A Twist in the Tale: In the Fog

“As I felt my way along the wall, I encountered other men who were coming from the opposite direction, and each time when we hailed each other I stepped away from the wall to make room for them to pass. But the third time I did this, when I reached out my hand, the wall had disappeared, and the further I moved to find it the further I seemed to be sinking into space. I had the unpleasant conviction that at any moment I might step over a precipice. Since I had set out I had heard no traffic in the street, and now, although I listened some minutes, I could only distinguish the occasional footfalls of pedestrians. Several times I called aloud, and once a jocular gentleman answered me, but only to ask me where I thought he was, and then even he was swallowed up in the silence. Just above me I could make out a jet of gas which I guessed came from a street lamp, and I moved over to that, and, while I tried to recover my bearings, kept my hand on the iron post. Except for this flicker of gas, no larger than the tip of my finger, I could distinguish nothing about me. For the rest, the mist hung between me and the world like a damp and heavy blanket….

Winter nights, I am convinced, are meant for the reading of mysteries. The sheer silence, the utter desolation, and the deepening darkness all add up to the delight of being snuggled up in a razai with the book in one hand and a hot cup of tea in the other.
I remember reading The Woman in White a couple of years ago. The mist swirled in outside the window, Walter Hartright met Anne Catherick and I shivered in excitement.
So while scouting round for a vintage mystery to read, I simply had to pick up a title that read: In the Fog. And am I glad that this has become my first read of the year. Written by War correspondent and writer, Richard Harding Davis, this turn of the century novella, recounts the meeting of five people in an elitist club on the night after the great fog of London in 1897. One narrates the story of getting lost in the fog and ending up in a house containing two dead bodies – one that of a famous explorer who had but recently returned from his travels and the other that of an exotic Russian adventuress. The story is taken up further by the other members as the night progresses and the needle of suspicion moves from one person to another.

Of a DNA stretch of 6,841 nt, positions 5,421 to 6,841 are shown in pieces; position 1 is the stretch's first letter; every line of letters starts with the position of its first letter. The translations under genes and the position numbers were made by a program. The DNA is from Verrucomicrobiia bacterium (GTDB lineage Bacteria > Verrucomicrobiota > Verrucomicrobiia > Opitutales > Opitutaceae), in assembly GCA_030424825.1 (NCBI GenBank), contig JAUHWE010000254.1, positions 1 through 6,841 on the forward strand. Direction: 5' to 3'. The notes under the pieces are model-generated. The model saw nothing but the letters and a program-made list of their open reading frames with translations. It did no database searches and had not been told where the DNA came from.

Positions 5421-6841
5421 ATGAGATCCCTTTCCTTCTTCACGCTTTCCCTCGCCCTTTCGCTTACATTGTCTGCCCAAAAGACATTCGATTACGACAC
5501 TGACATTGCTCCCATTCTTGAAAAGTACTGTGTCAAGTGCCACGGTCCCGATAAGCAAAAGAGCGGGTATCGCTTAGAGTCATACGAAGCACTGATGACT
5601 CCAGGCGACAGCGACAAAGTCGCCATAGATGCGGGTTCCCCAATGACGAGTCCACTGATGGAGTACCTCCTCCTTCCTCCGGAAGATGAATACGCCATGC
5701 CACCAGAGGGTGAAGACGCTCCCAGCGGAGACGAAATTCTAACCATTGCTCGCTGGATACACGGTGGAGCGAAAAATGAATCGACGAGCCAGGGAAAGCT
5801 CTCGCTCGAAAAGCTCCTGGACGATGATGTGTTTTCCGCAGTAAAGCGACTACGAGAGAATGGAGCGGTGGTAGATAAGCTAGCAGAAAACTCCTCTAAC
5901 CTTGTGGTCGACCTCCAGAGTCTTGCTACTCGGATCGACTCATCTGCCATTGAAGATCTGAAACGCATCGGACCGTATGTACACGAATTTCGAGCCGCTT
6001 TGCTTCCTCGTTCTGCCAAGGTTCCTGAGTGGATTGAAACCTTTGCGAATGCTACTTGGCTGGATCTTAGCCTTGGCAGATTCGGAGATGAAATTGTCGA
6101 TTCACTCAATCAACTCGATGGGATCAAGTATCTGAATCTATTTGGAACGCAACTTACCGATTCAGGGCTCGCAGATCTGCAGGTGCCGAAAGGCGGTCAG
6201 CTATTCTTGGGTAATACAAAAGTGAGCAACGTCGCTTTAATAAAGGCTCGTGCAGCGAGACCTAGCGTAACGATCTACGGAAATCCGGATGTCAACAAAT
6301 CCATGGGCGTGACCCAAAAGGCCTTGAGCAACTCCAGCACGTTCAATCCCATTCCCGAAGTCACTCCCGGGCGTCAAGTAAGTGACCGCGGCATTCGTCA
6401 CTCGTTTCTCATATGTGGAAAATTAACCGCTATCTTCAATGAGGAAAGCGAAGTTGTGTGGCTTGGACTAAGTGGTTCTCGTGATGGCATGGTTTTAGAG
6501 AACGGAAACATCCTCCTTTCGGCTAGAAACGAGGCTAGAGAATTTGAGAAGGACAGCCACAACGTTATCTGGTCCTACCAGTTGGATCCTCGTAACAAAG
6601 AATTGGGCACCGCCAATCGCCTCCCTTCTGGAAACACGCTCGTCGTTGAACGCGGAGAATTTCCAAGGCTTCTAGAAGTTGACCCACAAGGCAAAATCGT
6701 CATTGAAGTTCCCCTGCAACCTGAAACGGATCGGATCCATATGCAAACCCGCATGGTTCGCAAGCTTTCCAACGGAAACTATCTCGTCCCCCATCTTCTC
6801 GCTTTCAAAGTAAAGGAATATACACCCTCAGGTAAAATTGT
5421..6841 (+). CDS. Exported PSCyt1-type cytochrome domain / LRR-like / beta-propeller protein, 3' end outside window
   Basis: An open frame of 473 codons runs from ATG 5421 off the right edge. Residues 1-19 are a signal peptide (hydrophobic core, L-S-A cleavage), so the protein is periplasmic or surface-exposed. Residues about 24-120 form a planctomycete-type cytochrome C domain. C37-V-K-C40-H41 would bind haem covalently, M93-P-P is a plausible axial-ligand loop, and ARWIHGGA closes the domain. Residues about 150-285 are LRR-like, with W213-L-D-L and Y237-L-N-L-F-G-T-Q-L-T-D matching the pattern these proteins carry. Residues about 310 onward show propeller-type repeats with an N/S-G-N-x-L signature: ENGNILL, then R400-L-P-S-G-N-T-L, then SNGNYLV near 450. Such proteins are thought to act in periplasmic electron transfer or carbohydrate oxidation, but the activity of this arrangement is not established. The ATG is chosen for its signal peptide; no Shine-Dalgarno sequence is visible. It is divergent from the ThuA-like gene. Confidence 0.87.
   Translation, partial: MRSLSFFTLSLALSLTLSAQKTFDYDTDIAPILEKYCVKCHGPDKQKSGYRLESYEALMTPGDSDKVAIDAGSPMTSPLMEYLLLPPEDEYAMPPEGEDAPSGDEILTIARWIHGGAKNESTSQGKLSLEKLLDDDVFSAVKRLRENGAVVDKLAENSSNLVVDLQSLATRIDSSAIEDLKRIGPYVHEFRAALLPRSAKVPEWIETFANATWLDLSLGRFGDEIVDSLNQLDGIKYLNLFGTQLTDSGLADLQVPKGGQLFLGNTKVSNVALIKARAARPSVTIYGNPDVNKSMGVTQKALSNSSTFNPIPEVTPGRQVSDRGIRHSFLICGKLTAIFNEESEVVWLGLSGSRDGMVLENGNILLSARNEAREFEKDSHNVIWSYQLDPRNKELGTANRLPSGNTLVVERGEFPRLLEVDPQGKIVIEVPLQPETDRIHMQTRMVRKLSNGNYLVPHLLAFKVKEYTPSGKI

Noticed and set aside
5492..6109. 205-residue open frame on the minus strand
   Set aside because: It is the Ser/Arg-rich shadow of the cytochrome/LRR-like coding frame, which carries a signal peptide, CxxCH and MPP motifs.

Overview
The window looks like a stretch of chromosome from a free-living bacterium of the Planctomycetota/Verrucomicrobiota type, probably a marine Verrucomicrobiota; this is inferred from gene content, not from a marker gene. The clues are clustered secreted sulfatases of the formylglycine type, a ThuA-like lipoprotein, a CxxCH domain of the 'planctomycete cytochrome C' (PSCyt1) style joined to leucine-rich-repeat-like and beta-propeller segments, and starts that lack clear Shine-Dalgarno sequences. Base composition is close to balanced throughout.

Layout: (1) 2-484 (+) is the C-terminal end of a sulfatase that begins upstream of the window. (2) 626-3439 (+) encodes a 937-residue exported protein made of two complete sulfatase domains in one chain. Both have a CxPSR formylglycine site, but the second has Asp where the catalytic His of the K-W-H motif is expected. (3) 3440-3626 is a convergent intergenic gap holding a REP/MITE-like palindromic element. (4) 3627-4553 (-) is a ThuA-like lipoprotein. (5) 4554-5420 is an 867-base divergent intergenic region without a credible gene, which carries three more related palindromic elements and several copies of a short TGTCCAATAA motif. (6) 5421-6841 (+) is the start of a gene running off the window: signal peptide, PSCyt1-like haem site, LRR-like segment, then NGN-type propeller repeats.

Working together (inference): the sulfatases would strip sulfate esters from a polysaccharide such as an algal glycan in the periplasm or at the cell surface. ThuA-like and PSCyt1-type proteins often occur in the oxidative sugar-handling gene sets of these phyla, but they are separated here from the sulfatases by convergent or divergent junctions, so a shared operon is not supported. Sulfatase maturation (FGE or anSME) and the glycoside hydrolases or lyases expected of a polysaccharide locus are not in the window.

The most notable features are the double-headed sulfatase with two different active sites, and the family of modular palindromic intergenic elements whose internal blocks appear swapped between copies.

Are they telling the truth? Who is the murderer? Who is lying and who is not? And what about the notes being brought in by the waiter? Harding creates a thrilling atmospheric puzzle that keeps one enthralled.
Reading the book is stepping into another era: Explorers are still exploring the farthest corners of the globe rather than the outer reaches of space; London is lit by gas-lamps rather than neon lights; people travel by horse-driven cabs rather than fuel guzzling automobiles; and Russia still has a czar!
First Line: The Grill is the club most difficult of access in the world.
Year of Publication: 1901
Author: Richard Harding Davis 
Second hand copies of In the Fog are available on the net. It can also be downloaded for free from many sites. I downloaded it from here:


Submitted for the Vintage Mystery and A – Z Reading Challenge. Have now covered the letter I.

4 thoughts on “A Twist in the Tale: In the Fog

  1. This sounds truly interesting, Neer. I've never heard of the writer or the book. But I'm finding out lately that there are many MANY books and authors I am ignorant of. And I thought I knew tons about mysteries. HA! And yes, winter nights are good for a mystery or two.But then, I also read mysteries all summer long as well. 🙂


  2. Hi YvetteI hadn't heard of the author or the book either. Thanks to Bev, the challenge has made me aware of many authors and books. And what else can a cozie lover ask for? :)Do read this book. I've a weakness for tales told round a crackling fire and the round-robin style is truly engrossing.And yes, though it adds to the atmosphere, winter nights are not a prerequisite for the reading of mysteries. Lazy summer afternoons are wonderful too. 🙂


  3. HiI totally understand as I am also hard-pressed for time nowadays. Stormy weather does make one reach for a mystery, isn't it? I read Death Knocks Three Times recently even as the world outside was being washed away. It was terrific, the lightening, the clap of thunder, all added an edge to the reading.Thanks for visiting. Hope you come often.


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